The arrival of a familiar face as interim CEO is not dampening enthusiasm for unionization at corporate Starbucks stores.
According to CNBC, baristas at the company-owned Starbucks Reserve Roastery store in New York City have voted to form a union under Workers United, an affiliate of the Service Employees International Union (SEIU). The Reserve Roastery format features premium small-batch roasting coffees and an upscale store design.
[Read more: First Look: Starbucks unveils dazzling—and massive—Reserve Roastery in NYC]
Baristas at the New York Reserve Roastery location voted 46-34 in favor of organizing, with a planned unionization vote by manufacturing employees at least temporarily halted by the union organizers. On March 23, employees at a Seattle Starbucks store unanimously voted to form a union under the umbrella of Workers United. In total, seven other Starbucks stores have also voted in favor of joining Starbucks Workers United – five locations in Buffalo, N.Y. and two in Mesa, Ariz. One store in Buffalo has voted against unionizing, and union votes are still being tallied at a corporate store in Knoxville, Tenn.
The ballots will need to be certified by the National Labor Relations Board (NLRB)'s regional director, which may take a week. Then the union will have to negotiate a contract with Starbucks.
[Read More: More Starbucks stores begin move to unionize — in the U.S. and Canada]
The union has also filed to hold additional elections at more than 150 company-owned Starbucks stores across 26 states, including another six Seattle stores.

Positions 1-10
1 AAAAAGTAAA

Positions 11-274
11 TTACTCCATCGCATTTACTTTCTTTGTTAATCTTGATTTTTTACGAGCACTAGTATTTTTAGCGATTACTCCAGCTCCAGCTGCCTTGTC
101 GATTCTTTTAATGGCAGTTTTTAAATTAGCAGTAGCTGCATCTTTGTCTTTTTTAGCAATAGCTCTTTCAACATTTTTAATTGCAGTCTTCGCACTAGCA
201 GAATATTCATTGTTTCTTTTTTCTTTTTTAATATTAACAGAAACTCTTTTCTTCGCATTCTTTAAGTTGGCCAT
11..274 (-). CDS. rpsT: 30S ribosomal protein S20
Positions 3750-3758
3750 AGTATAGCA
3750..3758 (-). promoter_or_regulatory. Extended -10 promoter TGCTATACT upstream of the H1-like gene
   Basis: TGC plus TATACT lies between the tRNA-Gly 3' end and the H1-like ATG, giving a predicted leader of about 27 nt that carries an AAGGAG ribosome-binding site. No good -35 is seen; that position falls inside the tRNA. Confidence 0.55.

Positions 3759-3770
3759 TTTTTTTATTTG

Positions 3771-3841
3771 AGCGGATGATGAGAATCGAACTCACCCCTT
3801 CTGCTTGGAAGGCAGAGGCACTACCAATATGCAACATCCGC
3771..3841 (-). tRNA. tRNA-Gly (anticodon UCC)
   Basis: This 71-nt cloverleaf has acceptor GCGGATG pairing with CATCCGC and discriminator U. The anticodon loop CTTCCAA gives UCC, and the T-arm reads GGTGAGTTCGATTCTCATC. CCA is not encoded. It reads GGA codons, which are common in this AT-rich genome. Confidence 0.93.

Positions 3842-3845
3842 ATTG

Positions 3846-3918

The total number of Starbucks stores where union activity is occurring represents a very small percentage of the coffee giant’s nearly 9,000 locations.
New interim CEO enters the mix
All this is happening as Howard Schultz, the founder and former CEO of Starbucks, is returning to the company as interim CEO effective Monday, April 4, and is also rejoining the Starbucks board. Schultz, who will be compensated $1 for his work, will also assist the company with its search for a new CEO and help onboard the new leader.
Schultz has been widely regarded as one of the nation’s most politically outspoken and high-profile executives. In previous years, he took very public and progressive stands on such issues as gun control, gay rights and student debt. In 2016, there was public speculation he would run for political office after the election of Donald Trump, but it never came to pass.
However, according to CNBC, Starbucks sent top executives and Schultz (at the time not serving the company in any official capacity) to three Buffalo stores that were holding unionization votes, which resulted in workers filing a federal labor charge accusing Starbucks of illegal anti-union activity. Starbucks denies these allegations.
On March 15, Starbucks received a letter from a coalition of more than 75 shareholders, including Trillium Asset Management, urging the chain to make changes in how it deals with growing unionization efforts. In the letter, the shareholders cited growing public support for unions and recommended that Starbucks stop anti-union communications with employees and commit to negotiating with unions in good faith.
Amazon faces union votes
Another Tier I retailer, Amazon, is also dealing with unionization efforts. Employees at Amazon’s warehouse in the Staten Island borough of New York City voted to organize under the independent Amazon Labor Union on April 1.
In February 2022, the NLRB mailed ballots for rerun of a union election for employees of an Amazon warehouse in Bessemer, Ala. During the initial vote held in April 2021, employees voted against joining the Retail, Wholesale and Department Store Union, but the union has filed a legal challenge to the election and made charges of unfair labor practices against Amazon.